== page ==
What Time Does The Wyoming Caucus Start? The Cowboy State Is About To Get Rowdy
Wyoming's Democratic caucus is coming up on Saturday, and following a big win for Vermont Sen. Bernie Sanders in Wisconsin, the Wyoming caucus is sure to be another heated match between the Democratic candidates. So what time does Wyoming's caucus start? The Democratic caucus will get started on Saturday at 11 a.m. MT (1 p.m. ET). Voters will go to their county polling place, where people will be speaking in support of their preferred candidate in hopes of winning over any final undecided voters. The presidential candidates will receive delegates at the end of the caucus, on a proportional basis.
Wyoming's delegate count is pretty small. There are a total 14 delegates and four superdelegates at stake for the candidates, and as with all proportional states, what matters most is the margin of support between Sanders and former Secretary of State Hillary Clinton. The wider the margin, the more delegates one candidate will win over the other. Leading up to Wyoming's caucus, there is little polling data on the state specifically. However, the most recent polls from McClatchy-Marist put Sanders in the lead at the national level, by 49 to 47 percent. The same poll found that, if Sanders were the general election nominee, 79 percent of Clinton supporters would back him, compared to 69 percent of Sanders supporters, if the results went the other way around.
Sanders has been campaigning in Wyoming leading up to Saturday's caucus. He was already there, in Laramie, on Tuesday night for a rally, as Wisconsin primary results came in. One of the 1,800 Sanders supporters who attended spoke to the Casper Star Tribune. Robert Wolfe told them, "I think he’s really going to get this nation back into shape, economically and politically. The billionaires have too much power."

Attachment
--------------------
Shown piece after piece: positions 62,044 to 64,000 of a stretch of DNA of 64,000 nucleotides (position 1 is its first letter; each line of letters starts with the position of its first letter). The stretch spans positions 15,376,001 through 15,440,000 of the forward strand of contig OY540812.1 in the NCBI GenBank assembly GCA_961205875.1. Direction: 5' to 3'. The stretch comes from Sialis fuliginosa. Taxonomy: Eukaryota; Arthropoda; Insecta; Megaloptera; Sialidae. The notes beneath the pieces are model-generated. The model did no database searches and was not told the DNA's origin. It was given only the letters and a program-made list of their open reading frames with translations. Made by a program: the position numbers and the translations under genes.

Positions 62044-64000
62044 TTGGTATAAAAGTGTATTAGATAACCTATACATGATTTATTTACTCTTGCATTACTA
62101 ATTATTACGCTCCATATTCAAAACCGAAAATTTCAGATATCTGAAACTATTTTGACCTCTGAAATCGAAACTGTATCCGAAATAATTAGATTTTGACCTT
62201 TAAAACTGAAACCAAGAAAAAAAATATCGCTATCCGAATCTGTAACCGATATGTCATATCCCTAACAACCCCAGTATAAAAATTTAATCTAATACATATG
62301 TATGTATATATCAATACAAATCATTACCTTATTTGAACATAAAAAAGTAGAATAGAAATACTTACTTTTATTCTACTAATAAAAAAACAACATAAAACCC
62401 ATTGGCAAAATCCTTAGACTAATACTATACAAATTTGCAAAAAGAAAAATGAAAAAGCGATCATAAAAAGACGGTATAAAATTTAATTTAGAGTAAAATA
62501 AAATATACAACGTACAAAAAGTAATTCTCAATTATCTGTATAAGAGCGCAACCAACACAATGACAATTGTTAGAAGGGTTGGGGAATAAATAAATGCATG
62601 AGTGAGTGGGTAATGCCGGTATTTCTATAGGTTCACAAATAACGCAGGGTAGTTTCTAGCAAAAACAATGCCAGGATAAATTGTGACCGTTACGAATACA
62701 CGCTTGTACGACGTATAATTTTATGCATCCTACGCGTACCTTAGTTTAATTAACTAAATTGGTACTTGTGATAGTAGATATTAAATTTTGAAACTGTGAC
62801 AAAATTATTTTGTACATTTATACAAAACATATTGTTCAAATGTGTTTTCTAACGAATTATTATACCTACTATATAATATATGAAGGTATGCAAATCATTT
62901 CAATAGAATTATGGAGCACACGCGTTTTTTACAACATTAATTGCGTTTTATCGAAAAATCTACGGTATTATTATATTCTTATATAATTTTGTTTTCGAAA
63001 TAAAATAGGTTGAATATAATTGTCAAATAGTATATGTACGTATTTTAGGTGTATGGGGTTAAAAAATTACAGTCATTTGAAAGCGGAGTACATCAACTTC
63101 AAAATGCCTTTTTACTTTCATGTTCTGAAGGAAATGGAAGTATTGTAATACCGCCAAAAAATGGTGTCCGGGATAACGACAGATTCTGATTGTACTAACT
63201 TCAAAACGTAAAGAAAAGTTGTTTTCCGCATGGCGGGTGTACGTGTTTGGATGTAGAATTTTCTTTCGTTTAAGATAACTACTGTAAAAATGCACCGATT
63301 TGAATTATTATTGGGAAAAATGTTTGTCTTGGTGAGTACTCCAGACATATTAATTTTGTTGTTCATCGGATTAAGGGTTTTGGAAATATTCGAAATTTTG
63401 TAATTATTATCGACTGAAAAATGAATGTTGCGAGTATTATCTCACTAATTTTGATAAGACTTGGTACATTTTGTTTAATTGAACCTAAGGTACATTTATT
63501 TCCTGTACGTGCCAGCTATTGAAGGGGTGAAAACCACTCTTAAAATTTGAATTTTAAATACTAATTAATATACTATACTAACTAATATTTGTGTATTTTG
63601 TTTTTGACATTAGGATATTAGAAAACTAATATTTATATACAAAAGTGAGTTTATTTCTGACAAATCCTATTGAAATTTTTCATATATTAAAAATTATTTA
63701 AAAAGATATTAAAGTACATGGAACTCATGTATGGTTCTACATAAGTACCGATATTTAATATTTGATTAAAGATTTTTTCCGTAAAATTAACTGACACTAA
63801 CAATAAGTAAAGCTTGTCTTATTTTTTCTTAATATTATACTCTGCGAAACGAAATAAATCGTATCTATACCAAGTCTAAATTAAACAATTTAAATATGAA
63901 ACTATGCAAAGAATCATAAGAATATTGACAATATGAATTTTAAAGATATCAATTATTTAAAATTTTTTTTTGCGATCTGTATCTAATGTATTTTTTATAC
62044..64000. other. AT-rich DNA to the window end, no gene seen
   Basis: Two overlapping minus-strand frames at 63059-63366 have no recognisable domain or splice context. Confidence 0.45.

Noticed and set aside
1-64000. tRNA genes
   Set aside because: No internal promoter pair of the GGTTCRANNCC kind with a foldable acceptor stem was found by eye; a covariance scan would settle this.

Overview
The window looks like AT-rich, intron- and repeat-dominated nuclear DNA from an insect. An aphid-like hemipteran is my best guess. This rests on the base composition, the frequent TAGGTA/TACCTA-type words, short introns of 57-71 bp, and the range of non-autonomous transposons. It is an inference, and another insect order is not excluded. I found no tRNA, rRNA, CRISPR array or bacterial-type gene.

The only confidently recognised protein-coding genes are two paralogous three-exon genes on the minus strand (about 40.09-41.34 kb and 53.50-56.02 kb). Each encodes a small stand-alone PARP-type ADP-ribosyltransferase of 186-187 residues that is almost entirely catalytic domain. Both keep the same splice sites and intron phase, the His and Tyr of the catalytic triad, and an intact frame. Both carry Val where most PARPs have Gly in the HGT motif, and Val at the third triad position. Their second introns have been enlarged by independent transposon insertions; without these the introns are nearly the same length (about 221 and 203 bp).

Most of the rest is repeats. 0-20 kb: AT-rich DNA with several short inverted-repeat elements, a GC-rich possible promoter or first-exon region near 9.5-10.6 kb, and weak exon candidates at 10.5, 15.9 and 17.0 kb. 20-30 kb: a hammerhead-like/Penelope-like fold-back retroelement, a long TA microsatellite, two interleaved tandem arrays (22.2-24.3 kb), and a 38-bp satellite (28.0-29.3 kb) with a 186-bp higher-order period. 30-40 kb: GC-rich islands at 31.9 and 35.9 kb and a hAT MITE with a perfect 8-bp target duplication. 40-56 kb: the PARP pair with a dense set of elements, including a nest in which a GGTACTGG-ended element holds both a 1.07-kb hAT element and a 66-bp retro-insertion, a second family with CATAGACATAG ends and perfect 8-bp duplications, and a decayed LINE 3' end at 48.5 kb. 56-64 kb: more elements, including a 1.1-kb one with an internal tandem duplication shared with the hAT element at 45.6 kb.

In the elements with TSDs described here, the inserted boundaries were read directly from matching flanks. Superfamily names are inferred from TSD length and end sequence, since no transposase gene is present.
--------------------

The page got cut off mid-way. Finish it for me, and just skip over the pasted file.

Former President Bill Clinton also made an appearance in Wyoming on Monday to campaign for Hillary. He spoke to a crowd of 500 people about expanding Medicaid and energy production. He was, however, met with coal miners who showed up to protest the Clinton campaign. One protester, Yvette Land said, "Hillary had in one of her speeches said specifically she intends to put coal mines and coal miners out of work. We have families. We have kids and grandkids that rely upon the coal industry."
If you plan to participate in Saturday's caucus, take note. Wyoming's caucus is closed, meaning that you can only participate if you are a registered Democrat — Wyoming's Republican caucus already took place on March 12. Voters who wish to cast a ballot on Saturday must be 18 by the next presidential election (November 2016), and also must be a Wyoming resident.